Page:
The captain nodded enthusiastically. "Right, right. It's a
gorgeous synecdoche. We should show it to you later."

Anthy looked at them for a moment, and then away, at the
reddened waters. She wondered where Saionji was, and how she had
gone from sitting in the car with him to floating on this ocean
with these two. A great deal of what lay between that was
fragmented, a mirror smashed to flinders in the midst of
reflecting some apocalypse. She hoped he was all right, but, not
at the moment having the knowledge or power to do anything about
him, moved him backwards in her thoughts. If Chu-Chu was here,
though, then Utena could not be far...

"I know a story about pirates," she said after a moment. A
plan was beginning to form in her head.

Captain A clapped her hands gleefully. "Really? Tell us!"

"There is a condition."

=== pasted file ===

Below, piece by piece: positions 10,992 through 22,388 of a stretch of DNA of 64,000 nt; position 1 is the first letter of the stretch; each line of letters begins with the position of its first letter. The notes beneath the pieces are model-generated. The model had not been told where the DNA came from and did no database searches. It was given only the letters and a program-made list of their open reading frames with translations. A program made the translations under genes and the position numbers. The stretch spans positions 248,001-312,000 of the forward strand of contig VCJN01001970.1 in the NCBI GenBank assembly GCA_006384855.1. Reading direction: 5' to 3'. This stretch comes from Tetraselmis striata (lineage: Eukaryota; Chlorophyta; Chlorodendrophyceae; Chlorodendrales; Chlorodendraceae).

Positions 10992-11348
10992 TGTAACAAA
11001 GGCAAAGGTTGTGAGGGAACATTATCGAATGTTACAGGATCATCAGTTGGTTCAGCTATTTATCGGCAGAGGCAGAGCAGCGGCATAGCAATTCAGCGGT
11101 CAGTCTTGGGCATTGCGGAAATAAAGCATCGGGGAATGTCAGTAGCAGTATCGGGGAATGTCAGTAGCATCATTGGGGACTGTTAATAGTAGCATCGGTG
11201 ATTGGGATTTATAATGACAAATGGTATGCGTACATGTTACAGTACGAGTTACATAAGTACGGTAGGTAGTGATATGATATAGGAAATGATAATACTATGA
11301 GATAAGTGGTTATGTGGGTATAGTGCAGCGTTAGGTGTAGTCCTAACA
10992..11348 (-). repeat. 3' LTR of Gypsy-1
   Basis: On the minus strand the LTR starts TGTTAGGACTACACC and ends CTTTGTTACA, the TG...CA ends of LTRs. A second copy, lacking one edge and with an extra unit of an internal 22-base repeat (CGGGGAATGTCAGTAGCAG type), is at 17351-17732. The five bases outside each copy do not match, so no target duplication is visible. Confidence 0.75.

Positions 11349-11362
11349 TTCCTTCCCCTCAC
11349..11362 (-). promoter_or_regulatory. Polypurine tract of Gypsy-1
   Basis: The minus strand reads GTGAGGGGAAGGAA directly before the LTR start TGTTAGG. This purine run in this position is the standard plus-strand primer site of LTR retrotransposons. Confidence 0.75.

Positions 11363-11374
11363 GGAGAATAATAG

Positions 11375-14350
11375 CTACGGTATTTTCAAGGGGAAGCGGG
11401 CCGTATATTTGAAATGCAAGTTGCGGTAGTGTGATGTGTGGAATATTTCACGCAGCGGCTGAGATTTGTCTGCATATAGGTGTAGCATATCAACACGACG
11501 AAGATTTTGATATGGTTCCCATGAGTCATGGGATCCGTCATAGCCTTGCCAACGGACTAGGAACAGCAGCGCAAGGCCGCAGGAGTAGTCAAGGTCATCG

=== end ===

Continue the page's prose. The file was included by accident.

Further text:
"There are always conditions," Mate B said dismissively.
"Tell us the story."

"You will help me bring my story to a happy ending," Anthy
intoned quietly. "I am looking for the one that I love. Tenjou
Utena. Help me to find her, wherever she may be in this place."

They looked at each other briefly. "Deal," they echoed in
unison.

Anthy nodded and stepped over to the chest. She sat down on
the edge of it with Chu-Chu in her lap; the pirates settled down
on the deck, crossing their legs and regarding her with the eager
hunger for the new of children.

"This is a story from after the Rose Prince fell," she began
quietly, "but not from long after. It comes from the days just
after he had stopped being the Rose Prince, but before he became
the Ends of the World. For his fall, you see, was a slow one.
In those days, when darkness enfolded the world from every side,
the one who had been the Rose Prince and his sister wandered
alone, bereft of the lands they had ruled and the palace they had
lived in, and glad to be bereft of them. They had walled off